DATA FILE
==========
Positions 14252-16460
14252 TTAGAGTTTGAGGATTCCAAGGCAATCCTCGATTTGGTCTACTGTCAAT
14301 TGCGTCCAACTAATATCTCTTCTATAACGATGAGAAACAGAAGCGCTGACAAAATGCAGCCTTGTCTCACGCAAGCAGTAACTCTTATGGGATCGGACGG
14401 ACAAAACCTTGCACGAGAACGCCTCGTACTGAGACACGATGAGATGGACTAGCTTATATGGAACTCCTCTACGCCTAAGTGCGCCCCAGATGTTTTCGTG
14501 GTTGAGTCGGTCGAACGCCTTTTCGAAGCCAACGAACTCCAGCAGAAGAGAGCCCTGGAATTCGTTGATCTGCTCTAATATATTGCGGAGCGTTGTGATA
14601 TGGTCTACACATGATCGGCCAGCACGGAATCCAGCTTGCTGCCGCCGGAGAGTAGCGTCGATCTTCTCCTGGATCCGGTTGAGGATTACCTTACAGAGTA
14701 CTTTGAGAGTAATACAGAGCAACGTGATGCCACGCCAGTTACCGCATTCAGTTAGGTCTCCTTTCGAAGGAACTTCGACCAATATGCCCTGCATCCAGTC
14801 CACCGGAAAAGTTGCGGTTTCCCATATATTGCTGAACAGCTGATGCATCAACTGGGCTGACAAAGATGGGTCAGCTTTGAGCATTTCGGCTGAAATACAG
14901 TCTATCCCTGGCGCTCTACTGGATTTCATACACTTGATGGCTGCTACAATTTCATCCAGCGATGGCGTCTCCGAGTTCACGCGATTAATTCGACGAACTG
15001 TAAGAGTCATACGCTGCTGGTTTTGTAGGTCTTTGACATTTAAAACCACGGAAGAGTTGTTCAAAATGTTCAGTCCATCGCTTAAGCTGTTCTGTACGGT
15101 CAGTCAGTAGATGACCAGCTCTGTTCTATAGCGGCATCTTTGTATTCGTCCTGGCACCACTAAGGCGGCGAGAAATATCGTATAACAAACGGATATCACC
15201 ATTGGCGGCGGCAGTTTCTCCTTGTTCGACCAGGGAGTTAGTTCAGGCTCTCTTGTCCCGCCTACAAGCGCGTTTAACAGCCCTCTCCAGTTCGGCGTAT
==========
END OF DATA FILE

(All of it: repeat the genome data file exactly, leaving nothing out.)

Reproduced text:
Positions 14252-16460
14252 TTAGAGTTTGAGGATTCCAAGGCAATCCTCGATTTGGTCTACTGTCAAT
14301 TGCGTCCAACTAATATCTCTTCTATAACGATGAGAAACAGAAGCGCTGACAAAATGCAGCCTTGTCTCACGCAAGCAGTAACTCTTATGGGATCGGACGG
14401 ACAAAACCTTGCACGAGAACGCCTCGTACTGAGACACGATGAGATGGACTAGCTTATATGGAACTCCTCTACGCCTAAGTGCGCCCCAGATGTTTTCGTG
14501 GTTGAGTCGGTCGAACGCCTTTTCGAAGCCAACGAACTCCAGCAGAAGAGAGCCCTGGAATTCGTTGATCTGCTCTAATATATTGCGGAGCGTTGTGATA
14601 TGGTCTACACATGATCGGCCAGCACGGAATCCAGCTTGCTGCCGCCGGAGAGTAGCGTCGATCTTCTCCTGGATCCGGTTGAGGATTACCTTACAGAGTA
14701 CTTTGAGAGTAATACAGAGCAACGTGATGCCACGCCAGTTACCGCATTCAGTTAGGTCTCCTTTCGAAGGAACTTCGACCAATATGCCCTGCATCCAGTC
14801 CACCGGAAAAGTTGCGGTTTCCCATATATTGCTGAACAGCTGATGCATCAACTGGGCTGACAAAGATGGGTCAGCTTTGAGCATTTCGGCTGAAATACAG
14901 TCTATCCCTGGCGCTCTACTGGATTTCATACACTTGATGGCTGCTACAATTTCATCCAGCGATGGCGTCTCCGAGTTCACGCGATTAATTCGACGAACTG
15001 TAAGAGTCATACGCTGCTGGTTTTGTAGGTCTTTGACATTTAAAACCACGGAAGAGTTGTTCAAAATGTTCAGTCCATCGCTTAAGCTGTTCTGTACGGT
15101 CAGTCAGTAGATGACCAGCTCTGTTCTATAGCGGCATCTTTGTATTCGTCCTGGCACCACTAAGGCGGCGAGAAATATCGTATAACAAACGGATATCACC
15201 ATTGGCGGCGGCAGTTTCTCCTTGTTCGACCAGGGAGTTAGTTCAGGCTCTCTTGTCCCGCCTACAAGCGCGTTTAACAGCCCTCTCCAGTTCGGCGTAT